01 SES 11 C, Collaborative Teaching and Professional Learning Communities
For several decades, research on opportunities in education has shown differences in school careers according to socio-economic and ethnic-cultural backgrounds and has tried to explain these differences (see e.g. Berkowitz, Moore, Astor & Benbenishty, 2017). The quality of teaching is one of the most central but also complex factors in this research (Opdenakker & Van Damme, 2000; Hargreaves & Fullan, 2012; Nye, Konstantopoulos, & Hedges, 2004). A literature review by Severiens, Wolff and van Herpen (2014) illustrates the complexity of teaching competency in urban schools as it comprises five specific areas of expertise. Wubbels, den Brok, Veldman and van Tartwijk (2006) also show how diversity in classrooms put a higher and complex demand on teachers.
The higher demands and specific expertise needed can explain, at least partly, why the differences in careers according to student background are so persistent. One of the possible ways forward is suggested by school effectiveness research. Effective schools in urban areas show characteristics of so-called learning organizations (see e.g., Muijs, Harris, Chapman, Stoll & Russ, 2004). They seem to operate as professional learning communities (PLCs) (Hargraves & Fullan, 2012). When teachers collaborate and try to improve their teaching by focusing on student performance, they may be addressing the higher demands more successfully. In other words, schools that operate as a PLC may increase the quality of teaching and, subsequently enhance student performance in diverse classrooms. We have to be careful with this claim though, as most of the research that shows this link is based on small-scale qualitative research (see Muijs et al, 2004). More quantitative research is needed to find out more about the challenges and demands in diverse classrooms and the possible effects of PLCs.
The reports of the OECD on the Teaching and Learning International Survey (TALIS) data (2014a; 2016) do not directly address the question about the relationships between composition (in terms of SES and language diversity), teacher self-efficacy and the mediating role of PLCs. The reports do show that teaching in diverse classrooms seems to be more demanding, but not always and not in every respect. Teachers in diverse classrooms “encounter more difficulties in creating an orderly learning environment in their classroom.“ (OECD, 2016, p. 116; see also OECD 2014a). And, only in some countries are higher percentages of low achieving pupils or pupils with behavioural problems related to lower scores of teachers on self-efficacy (OECD, 2014a). The OECD (2014a) also reports that in-school relationships seem to reduce the relationship between the percentage of low-achieving students on the one hand and self-efficacy on the other hand. We aim to investigate a similar relationship, with the direct indicators of PLCs and more classic composition variables (SES and home language).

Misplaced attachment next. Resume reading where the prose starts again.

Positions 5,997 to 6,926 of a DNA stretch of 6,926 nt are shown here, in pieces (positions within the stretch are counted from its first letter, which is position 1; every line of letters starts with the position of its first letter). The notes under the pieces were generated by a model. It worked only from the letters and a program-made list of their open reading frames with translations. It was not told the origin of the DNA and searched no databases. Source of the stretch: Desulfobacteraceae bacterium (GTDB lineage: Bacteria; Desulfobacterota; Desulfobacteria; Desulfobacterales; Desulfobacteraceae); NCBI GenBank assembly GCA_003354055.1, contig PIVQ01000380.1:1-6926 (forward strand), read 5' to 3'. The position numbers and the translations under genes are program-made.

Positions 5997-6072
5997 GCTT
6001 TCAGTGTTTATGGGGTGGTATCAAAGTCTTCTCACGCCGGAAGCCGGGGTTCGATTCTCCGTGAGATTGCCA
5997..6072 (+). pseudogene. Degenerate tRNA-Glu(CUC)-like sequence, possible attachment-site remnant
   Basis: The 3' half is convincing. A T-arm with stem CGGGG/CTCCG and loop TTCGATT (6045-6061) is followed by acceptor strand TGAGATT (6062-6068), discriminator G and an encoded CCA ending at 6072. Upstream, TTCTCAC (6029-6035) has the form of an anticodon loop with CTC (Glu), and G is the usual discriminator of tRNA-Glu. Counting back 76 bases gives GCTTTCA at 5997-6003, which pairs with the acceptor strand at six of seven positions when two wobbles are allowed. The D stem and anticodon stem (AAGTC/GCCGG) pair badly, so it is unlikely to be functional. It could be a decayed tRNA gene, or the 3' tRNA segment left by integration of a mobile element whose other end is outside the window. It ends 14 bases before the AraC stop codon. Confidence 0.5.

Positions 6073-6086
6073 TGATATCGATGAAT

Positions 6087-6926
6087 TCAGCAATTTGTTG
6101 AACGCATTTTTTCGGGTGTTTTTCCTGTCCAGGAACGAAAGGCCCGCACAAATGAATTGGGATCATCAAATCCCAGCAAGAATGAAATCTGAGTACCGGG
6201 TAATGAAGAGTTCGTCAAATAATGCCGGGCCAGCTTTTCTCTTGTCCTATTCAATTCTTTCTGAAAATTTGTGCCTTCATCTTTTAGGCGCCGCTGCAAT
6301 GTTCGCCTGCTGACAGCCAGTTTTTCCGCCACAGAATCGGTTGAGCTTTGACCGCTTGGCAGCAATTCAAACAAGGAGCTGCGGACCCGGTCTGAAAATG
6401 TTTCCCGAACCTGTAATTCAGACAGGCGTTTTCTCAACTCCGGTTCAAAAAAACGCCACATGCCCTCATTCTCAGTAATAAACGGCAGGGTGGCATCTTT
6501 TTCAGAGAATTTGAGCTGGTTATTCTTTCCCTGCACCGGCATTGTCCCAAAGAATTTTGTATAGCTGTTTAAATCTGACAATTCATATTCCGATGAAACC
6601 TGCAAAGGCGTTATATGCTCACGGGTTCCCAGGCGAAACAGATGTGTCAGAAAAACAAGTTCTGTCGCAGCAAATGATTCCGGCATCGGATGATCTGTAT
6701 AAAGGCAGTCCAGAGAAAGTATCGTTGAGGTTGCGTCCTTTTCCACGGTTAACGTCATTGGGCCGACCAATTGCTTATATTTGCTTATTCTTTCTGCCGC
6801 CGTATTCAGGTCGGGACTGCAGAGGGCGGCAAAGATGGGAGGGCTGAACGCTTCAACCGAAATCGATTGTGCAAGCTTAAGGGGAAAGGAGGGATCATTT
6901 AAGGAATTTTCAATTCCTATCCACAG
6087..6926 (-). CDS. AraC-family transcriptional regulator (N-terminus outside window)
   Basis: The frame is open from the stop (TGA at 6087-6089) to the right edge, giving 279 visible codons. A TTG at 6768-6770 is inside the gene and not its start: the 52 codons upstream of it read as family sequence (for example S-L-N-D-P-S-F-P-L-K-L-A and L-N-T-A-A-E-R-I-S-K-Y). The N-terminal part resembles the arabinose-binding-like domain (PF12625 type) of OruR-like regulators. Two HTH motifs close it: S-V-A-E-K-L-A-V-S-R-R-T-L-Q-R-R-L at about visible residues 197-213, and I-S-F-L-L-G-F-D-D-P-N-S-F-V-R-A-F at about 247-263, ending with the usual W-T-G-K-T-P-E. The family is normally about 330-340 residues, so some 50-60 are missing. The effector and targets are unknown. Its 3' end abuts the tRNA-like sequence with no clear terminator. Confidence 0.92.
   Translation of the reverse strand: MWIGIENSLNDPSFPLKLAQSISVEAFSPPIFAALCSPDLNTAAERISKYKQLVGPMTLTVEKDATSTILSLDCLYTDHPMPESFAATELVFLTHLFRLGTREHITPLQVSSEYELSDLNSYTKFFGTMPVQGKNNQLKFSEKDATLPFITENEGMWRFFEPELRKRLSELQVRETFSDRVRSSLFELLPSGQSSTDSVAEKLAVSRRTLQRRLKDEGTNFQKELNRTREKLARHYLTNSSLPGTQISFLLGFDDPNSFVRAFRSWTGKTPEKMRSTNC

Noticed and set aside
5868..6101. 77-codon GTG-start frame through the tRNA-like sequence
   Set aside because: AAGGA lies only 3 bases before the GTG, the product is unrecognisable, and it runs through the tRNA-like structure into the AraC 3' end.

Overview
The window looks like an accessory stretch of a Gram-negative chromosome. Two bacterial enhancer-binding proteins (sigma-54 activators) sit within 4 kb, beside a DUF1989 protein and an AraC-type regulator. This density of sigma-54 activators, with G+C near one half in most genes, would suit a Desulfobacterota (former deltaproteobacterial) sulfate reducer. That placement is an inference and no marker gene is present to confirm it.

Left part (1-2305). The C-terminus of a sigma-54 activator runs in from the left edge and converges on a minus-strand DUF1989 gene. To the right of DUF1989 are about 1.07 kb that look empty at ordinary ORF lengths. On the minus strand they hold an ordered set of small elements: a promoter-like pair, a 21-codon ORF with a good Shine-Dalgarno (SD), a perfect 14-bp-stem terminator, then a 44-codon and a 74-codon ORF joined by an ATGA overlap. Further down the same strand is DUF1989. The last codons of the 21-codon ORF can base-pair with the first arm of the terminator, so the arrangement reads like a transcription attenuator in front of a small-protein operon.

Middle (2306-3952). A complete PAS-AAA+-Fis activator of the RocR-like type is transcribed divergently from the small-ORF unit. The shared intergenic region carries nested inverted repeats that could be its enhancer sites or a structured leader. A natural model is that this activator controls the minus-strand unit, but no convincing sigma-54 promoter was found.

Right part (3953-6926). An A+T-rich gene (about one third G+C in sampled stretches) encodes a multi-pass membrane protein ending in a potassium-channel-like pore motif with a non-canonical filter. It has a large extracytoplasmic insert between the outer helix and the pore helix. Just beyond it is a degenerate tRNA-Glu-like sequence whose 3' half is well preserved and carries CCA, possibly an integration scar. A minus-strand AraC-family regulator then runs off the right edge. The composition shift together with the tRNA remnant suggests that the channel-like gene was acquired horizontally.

This will done by conducting secondary analyses on the Dutch data in TALIS 2013. The rationale for choosing the Dutch data is the increasing emphasis of Dutch educational policy on professional capacity in schools, among which the encouragement of establishing professional learning communities (OCW, 2011). This is expected to increase educational quality in general. In the current paper, we will investigate the effects of PLCs in schools that vary according to composition to find out whether the claim that PLCs are specifically effective in urban schools can be supported.
The following research questions will be answered: Is there a relationship between school composition and teacher self-efficacy? Is this relationship mediated by the presence of professional learning communities?
The concepts of school composition, self-efficacy as well as PLC’s will be operationalized on the basis of the TALIS conceptual framework and its measures.
Respondents: 1912 teachers and 199 school leaders from 127 schools have participated (Van der Boom & Stuyvenberg, 2013). Response rates are 80% among schools and 76% among teachers. The level is ISCED 2, 55 % is female and the average age is 34 years. Procedure: the data are collected in two steps, first schools were randomly selected and then teachers within schools. The questionnaires were administered in the period May to June in 2013. (see for more information OECD, 2014b). Instruments: School composition was indexed by four categories on the percentage of pupils from low SES backgrounds and by the percentage of pupils with a different home language (1= none, 2 = 0-10%, 3 = 11-30% and 4 > 30%). Self-efficacy was measure by three scales: to what extent are teachers feel proficient in classroom management (4 items, alpha is .852), instruction (4 items, alpha is .646) and establishing student engagement (4 items, alpha is .740). To what extent the school shows characteristics of a professional learning community (PLC) was measured by two scales: exchange and coordination for teaching (TCEXCHS: 4 items, alpha is .636 and professional collaboration (TCCOLLS: 4 items, alpha is .576) (OECD, 2014). Analyses: Two-level regression models were tested to investigate the relation between each Level 1 predictor separately (i.e., exchange and coordination for teaching and professional collaboration) and Level 2 predictors (Language and SES) on the three dependent self-efficacy variables (i.e., classroom management, instruction and student engagement). Depending on whether random slopes for the dependent variables added to the model fit, further testing for cross-level interactions was applied. Two levels were accounted for: the teacher level and the school level. The models were tested in the following order: 1. In the 0-model, averages and the variance components at each of the two levels were calculated 2. Level 1 predictors “two indicators of PLCs” were included 3. Level 2 predictors “Language” (three dummy variables) and SES (three dummy variables) were included, each with “none” as reference group 4. Random slopes model: Random slopes for the dependant variables 5. In case the random slopes model showed an improved fit, cross-level interactions were tested